Canadians can take some comfort in having a greater sense of job security than Americans but many still feel that the system falls short. For example, the United Nation’s Universal Declaration of Human Rights includes the right to work and the right to protection against unemployment.

Some Canadians have legal protection that approaches this U.N. standard. Unionized workers can only be fired for just cause. Otherwise, job security increases over time with seniority. Although Unionized employees face difficulties such as strikes and labour disputes, a unionized job includes a higher measure of protection.

Canadians who work in federally regulated industries such as banks or airlines also have special protection. They can file an unjust dismissal complaint under the Canada Labour Code. After a hearing, they can even be returned to their old positions. In some ways, this also approaches the U.N. standard.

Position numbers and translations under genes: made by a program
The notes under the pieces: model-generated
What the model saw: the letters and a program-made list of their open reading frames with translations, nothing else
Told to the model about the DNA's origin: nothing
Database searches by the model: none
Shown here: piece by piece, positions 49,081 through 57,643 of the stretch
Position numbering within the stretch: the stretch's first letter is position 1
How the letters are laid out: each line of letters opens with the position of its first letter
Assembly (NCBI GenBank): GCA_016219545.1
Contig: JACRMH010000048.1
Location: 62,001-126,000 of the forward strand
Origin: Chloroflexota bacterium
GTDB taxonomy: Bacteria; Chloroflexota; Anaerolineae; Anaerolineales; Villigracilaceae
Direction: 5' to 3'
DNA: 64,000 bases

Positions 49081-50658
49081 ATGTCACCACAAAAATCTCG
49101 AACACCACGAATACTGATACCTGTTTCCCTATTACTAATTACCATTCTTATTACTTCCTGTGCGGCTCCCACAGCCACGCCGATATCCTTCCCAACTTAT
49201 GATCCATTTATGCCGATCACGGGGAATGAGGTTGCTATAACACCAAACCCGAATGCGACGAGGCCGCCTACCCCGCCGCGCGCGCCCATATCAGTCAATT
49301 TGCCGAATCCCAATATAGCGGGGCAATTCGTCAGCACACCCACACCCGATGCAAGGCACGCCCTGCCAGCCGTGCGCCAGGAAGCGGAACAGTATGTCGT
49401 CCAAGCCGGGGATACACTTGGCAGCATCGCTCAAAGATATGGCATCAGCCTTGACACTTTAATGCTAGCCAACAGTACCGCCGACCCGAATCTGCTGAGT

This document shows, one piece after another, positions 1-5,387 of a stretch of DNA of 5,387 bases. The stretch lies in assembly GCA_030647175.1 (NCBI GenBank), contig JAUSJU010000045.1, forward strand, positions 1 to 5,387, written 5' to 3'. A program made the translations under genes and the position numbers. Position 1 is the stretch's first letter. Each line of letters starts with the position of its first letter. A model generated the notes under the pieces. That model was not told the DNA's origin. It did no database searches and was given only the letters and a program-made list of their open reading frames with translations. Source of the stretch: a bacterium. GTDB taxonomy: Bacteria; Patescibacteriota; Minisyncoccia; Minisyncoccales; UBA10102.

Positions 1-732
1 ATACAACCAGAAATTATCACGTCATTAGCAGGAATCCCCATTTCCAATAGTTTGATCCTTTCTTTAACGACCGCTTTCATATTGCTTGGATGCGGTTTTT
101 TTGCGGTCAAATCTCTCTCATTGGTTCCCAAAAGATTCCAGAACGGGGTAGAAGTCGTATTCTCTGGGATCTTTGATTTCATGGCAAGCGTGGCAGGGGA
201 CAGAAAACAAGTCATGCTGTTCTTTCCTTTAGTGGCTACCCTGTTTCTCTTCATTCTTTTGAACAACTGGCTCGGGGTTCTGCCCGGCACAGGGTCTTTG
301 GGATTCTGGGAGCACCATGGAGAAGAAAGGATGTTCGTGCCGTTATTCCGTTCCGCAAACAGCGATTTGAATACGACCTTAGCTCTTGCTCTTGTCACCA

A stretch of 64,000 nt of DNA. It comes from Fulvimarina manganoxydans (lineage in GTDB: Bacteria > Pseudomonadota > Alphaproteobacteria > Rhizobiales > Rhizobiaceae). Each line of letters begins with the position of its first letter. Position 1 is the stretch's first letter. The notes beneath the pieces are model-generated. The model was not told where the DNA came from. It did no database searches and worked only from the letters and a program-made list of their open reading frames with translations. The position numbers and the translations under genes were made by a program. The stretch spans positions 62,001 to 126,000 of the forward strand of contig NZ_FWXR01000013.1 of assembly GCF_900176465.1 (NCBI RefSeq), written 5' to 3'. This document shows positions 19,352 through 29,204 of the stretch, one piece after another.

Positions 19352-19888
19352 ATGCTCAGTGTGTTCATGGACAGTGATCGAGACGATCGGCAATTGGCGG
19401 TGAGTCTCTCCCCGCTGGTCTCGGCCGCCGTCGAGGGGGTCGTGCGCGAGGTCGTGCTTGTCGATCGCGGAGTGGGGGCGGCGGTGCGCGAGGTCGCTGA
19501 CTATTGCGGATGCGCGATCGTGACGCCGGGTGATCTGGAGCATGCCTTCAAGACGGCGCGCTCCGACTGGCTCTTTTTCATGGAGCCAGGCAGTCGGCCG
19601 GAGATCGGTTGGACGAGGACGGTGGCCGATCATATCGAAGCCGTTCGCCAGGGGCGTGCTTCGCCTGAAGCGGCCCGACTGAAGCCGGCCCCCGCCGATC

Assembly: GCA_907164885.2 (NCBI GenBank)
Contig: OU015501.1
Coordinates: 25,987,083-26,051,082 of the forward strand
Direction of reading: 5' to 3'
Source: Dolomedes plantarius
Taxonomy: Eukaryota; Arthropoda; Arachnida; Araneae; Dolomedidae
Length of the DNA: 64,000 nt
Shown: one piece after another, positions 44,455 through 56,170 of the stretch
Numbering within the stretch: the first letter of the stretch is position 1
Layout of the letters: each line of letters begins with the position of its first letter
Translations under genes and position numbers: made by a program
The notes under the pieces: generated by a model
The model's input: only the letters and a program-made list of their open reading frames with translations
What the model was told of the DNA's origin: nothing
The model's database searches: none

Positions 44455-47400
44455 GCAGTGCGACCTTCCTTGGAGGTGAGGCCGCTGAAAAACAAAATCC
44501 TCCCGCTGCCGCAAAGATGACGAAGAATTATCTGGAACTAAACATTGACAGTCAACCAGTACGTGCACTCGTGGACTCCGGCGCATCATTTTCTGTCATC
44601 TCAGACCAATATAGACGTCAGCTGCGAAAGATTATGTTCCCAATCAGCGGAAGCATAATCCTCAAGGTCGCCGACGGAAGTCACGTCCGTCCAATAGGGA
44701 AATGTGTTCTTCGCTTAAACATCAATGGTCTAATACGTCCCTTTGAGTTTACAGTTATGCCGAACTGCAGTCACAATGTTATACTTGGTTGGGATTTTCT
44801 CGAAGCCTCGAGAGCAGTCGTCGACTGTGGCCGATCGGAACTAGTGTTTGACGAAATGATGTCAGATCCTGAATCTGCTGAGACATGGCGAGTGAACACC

For the majority of Canadians, there is no right to a job. Job security depends on many factors such as performance, the economy and the good faith of the employer. Canadians are still vulnerable. After years of loyal service, employees may still be dismissed suddenly for no reason other than “reorganization.” This uncertainty leads to ever increasing workplace stress.

The level of legal protection we enjoy greatly affects our sense of job security and our stress levels. As we move into the new millennium, legal protection of job security will evolve. Fairness and good faith must become part of every employment relationship. This dramatic change will enhance our job security and elevate our overall sense of self-worth.